Things got worse when I started dating. I felt really insecure of my body. I knew my boyfriend minds my small breasts and it was ruining our relationship. I hated myself whenever I see him looking at other girls who were well-endowed. I felt really terrible deep down. I knew it was only a matter of time that I will lose him. And true enough, he left me shortly after. Subsequently, I had countless failed relationships. I felt really unattractive and ashamed of myself. I totally gave up hope and gave up on myself.

Months later, I came across Slim Fit’s advertisement on The Straits Times. I was quite skeptical initially. But I knew I had to do something about my life. I can’t go on like this. Thus, I plucked up courage to seek professional help.

Since then, my life has never been the same again! After just 5 sessions of treatment, I could see the difference! For the first time, I have a cleavage and my bust has never been more perfect! I met the guy of my dreams and this time, it worked! We have been happily married for 5 years now.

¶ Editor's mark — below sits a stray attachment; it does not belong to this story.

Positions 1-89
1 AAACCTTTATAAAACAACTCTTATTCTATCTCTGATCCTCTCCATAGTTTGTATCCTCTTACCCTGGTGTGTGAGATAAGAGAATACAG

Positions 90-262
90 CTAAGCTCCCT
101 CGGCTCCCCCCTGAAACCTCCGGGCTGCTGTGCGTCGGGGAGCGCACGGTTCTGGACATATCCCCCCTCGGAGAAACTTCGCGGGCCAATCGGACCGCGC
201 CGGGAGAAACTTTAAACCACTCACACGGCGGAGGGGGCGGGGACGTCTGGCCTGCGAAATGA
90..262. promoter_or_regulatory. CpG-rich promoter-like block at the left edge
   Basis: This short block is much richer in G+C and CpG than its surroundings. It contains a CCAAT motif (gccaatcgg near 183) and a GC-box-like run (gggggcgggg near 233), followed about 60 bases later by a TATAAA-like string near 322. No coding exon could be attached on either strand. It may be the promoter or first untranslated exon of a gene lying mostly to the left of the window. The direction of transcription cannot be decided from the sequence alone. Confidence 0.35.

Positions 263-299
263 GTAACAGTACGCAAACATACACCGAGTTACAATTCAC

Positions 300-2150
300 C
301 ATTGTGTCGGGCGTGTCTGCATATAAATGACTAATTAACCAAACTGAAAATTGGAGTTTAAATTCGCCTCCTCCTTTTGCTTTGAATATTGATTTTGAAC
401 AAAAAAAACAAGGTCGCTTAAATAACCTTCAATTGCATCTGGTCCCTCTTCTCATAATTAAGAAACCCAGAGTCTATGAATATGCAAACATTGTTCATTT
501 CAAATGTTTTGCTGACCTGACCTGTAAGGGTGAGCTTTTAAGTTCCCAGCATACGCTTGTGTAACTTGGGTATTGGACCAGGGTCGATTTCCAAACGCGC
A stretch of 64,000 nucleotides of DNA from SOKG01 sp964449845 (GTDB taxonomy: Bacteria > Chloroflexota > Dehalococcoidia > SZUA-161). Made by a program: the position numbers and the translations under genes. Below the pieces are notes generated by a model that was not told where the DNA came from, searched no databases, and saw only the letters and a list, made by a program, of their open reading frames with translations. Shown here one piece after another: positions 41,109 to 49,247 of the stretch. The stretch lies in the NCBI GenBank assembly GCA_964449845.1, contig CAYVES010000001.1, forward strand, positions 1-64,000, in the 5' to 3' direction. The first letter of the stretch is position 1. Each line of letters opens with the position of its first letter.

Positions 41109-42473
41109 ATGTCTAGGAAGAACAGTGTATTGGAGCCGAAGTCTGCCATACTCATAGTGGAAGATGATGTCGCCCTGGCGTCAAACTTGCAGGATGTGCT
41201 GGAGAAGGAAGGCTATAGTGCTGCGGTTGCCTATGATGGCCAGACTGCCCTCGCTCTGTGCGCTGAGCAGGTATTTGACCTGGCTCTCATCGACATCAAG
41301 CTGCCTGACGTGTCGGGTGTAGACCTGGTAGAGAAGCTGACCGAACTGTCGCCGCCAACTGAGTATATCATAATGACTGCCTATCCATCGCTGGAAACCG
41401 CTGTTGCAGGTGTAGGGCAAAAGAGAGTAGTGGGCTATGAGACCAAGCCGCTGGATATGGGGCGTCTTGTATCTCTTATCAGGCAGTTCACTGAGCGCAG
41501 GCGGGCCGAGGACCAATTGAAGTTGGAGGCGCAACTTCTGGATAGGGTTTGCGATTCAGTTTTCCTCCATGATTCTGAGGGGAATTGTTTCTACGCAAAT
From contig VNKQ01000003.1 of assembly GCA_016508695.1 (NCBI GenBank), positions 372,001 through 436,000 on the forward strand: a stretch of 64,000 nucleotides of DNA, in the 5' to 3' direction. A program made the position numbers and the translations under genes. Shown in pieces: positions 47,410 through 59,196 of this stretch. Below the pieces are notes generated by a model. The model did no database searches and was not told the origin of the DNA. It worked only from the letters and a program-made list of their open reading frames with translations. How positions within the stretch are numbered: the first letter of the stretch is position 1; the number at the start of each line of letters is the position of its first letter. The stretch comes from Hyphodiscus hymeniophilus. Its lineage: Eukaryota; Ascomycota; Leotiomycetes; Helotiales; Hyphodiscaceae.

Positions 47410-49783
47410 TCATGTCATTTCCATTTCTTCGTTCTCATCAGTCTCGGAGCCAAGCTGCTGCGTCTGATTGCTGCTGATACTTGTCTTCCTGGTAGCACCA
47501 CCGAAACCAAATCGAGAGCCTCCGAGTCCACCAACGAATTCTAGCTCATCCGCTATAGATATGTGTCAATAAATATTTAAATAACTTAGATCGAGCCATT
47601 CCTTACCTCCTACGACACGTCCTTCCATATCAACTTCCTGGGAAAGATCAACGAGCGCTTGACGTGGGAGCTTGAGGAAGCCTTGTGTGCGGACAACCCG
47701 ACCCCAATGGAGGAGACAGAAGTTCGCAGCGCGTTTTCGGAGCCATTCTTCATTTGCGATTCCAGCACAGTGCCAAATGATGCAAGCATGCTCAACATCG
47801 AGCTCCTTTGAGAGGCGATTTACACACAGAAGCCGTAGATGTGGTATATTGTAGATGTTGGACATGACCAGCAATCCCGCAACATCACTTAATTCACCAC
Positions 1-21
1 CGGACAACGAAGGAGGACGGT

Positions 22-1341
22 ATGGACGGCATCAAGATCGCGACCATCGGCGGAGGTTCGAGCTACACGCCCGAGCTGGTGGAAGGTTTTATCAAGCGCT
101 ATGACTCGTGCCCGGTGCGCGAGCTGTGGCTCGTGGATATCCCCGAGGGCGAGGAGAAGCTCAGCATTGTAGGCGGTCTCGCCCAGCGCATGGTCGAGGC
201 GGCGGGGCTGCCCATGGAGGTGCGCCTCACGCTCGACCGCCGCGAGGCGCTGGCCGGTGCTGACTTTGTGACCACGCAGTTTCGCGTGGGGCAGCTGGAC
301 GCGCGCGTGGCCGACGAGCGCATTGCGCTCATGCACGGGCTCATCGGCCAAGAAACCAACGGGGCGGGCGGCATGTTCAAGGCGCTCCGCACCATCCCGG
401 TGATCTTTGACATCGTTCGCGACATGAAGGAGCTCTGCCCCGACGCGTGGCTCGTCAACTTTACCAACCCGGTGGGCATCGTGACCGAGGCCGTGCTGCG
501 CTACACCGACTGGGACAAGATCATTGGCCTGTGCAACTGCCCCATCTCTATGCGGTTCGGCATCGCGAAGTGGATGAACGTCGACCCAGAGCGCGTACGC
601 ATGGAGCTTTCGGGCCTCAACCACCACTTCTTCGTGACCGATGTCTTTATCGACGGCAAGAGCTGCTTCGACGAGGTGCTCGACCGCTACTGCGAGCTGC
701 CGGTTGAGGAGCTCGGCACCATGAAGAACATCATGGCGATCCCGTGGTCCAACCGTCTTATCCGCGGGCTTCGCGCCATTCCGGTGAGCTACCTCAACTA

I want all women out there to know about Slim Fit Bust Enhancement! I will certainly regret it if I didn’t come to Slim Fit! Thank you Slim Fit!

– Janet Lim, Satisfied customer of Slim Fit

Are you facing the same problem as Janet? Why put up with your bust problems when Slim Fit can help you solve them? Be it enhancement, firming or contouring, be assured that you can trust Slim Fit for your bust needs.